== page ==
A vaccine for shingles is on the Australian Immunisation Schedule and is available for 70 year olds. Until 31 October 2021, a single catch-up dose is also available for adults aged 71 to 79 years.
Shingles is also called herpes zoster. It is a disease caused by a reactivation of the chickenpox virus (the varicella zoster virus). It causes a painful blistering rash.
Shingles is a serious disease because it can cause severe nerve pain that can last for months. It can also lead to:
- serious eye problems, including blindness
- hearing problems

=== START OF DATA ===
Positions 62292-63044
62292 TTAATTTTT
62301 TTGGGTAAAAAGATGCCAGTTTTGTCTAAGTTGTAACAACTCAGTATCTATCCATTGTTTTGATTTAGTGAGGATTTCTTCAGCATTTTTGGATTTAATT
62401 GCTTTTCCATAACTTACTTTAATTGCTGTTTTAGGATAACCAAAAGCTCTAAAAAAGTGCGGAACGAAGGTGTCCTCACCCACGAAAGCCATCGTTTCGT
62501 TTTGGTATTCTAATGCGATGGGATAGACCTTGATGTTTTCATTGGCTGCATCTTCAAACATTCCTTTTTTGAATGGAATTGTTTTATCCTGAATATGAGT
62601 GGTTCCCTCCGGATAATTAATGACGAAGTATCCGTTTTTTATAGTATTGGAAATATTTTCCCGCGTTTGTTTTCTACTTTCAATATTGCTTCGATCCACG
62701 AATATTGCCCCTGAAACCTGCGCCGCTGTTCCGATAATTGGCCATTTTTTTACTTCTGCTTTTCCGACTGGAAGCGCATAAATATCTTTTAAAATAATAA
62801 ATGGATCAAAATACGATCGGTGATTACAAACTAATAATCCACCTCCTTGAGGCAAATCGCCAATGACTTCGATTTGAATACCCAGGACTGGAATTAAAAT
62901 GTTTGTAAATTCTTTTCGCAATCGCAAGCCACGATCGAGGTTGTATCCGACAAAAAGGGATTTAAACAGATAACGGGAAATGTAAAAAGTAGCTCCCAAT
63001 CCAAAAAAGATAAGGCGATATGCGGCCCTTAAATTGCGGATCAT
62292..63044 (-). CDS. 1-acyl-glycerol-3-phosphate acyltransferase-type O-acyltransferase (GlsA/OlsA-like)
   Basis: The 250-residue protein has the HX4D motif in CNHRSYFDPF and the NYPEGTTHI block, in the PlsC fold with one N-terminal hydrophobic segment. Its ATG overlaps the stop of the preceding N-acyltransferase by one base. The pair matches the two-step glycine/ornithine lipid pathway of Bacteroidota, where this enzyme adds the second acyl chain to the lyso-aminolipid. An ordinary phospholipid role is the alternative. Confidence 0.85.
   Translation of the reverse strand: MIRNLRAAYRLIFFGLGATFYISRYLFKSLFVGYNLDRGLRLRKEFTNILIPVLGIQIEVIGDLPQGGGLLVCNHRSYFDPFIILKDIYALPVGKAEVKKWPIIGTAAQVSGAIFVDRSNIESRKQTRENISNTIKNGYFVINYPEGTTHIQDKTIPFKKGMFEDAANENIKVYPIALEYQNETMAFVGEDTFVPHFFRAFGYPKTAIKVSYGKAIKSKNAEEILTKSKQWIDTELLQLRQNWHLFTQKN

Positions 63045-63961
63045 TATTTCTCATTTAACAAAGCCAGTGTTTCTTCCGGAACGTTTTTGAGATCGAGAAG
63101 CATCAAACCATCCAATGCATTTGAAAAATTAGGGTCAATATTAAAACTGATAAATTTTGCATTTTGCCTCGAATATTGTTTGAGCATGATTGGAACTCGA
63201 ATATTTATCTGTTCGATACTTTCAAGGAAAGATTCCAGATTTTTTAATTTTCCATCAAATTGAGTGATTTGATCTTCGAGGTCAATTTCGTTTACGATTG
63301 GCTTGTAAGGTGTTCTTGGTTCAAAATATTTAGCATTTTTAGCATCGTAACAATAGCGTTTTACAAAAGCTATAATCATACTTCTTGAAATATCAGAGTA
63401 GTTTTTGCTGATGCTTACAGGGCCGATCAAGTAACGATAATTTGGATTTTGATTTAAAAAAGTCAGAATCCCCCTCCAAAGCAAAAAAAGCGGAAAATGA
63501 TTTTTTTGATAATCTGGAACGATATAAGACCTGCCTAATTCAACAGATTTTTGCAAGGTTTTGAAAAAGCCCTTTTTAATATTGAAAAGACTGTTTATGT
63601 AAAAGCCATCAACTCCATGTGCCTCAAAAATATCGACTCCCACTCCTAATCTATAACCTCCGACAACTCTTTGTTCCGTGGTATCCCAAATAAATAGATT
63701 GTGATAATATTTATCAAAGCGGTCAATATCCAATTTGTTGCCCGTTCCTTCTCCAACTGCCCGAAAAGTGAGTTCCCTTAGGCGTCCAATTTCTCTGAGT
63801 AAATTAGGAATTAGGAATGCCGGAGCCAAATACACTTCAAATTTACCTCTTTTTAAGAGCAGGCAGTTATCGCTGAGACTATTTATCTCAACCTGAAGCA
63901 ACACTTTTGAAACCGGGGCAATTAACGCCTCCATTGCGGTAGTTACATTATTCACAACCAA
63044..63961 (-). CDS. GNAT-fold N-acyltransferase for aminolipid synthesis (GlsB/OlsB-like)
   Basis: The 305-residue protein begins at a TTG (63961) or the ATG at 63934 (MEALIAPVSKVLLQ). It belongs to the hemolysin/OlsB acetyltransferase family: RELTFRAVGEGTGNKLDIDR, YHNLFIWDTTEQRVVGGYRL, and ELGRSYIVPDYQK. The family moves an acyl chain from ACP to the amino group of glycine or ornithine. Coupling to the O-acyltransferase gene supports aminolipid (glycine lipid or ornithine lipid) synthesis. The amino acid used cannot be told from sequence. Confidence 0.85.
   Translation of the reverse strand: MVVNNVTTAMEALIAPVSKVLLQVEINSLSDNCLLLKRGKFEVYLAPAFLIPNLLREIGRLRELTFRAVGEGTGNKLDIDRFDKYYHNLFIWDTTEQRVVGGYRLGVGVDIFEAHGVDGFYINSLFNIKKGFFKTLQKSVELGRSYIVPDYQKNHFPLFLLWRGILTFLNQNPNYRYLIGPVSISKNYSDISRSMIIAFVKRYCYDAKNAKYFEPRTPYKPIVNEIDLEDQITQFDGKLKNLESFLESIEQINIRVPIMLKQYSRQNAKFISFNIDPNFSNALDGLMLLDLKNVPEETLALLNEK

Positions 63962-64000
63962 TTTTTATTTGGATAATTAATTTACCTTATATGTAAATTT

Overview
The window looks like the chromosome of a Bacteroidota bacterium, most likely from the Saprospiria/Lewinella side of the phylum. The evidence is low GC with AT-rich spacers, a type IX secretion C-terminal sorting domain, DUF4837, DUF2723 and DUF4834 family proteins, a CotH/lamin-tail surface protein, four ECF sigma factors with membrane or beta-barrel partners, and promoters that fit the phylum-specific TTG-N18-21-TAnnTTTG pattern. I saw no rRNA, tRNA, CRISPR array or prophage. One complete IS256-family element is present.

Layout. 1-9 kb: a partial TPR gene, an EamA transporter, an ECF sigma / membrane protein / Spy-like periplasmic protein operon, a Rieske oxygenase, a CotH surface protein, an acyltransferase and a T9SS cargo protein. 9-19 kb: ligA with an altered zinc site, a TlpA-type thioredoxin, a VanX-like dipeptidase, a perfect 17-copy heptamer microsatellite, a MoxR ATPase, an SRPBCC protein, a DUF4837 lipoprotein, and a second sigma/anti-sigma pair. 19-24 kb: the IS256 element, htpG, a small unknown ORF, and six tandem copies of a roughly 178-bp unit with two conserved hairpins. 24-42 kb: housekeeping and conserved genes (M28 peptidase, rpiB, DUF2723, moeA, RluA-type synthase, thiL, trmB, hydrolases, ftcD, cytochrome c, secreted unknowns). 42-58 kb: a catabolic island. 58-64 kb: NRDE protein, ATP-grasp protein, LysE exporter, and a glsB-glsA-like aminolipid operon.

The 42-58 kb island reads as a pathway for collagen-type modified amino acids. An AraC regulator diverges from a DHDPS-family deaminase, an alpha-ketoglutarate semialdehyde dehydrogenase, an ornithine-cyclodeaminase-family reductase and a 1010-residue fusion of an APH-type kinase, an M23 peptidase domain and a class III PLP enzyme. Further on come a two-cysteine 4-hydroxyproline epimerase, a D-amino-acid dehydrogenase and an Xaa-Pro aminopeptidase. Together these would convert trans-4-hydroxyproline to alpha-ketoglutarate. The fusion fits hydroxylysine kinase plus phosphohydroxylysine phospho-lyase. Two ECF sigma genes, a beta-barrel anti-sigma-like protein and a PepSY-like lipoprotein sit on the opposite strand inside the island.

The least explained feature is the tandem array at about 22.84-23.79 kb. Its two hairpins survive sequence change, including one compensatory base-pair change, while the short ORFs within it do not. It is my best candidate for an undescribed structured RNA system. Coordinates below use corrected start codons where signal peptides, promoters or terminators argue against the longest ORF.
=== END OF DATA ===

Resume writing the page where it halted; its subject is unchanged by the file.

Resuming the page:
- swelling of the brain
The first time you catch the virus, you get chickenpox. The virus stays in your body and can reactivate later in life. When it reactivates, it is called shingles.
Some people might have had very mild chickenpox, and they might not even remember having it. These people can still develop shingles later in life.
Zoster vaccine is recommended for:
- adults aged ≥60 years
- adults aged ≥50 years who are household contacts of a person who is immunocompromised
For adults aged 70 years to 79 years, this available for free under the National Immunisation Program (NIP). Until 31 October 2021, a single catch-up dose is also being funded for adults aged 71 to 79 years.
Page reviewed November 2018.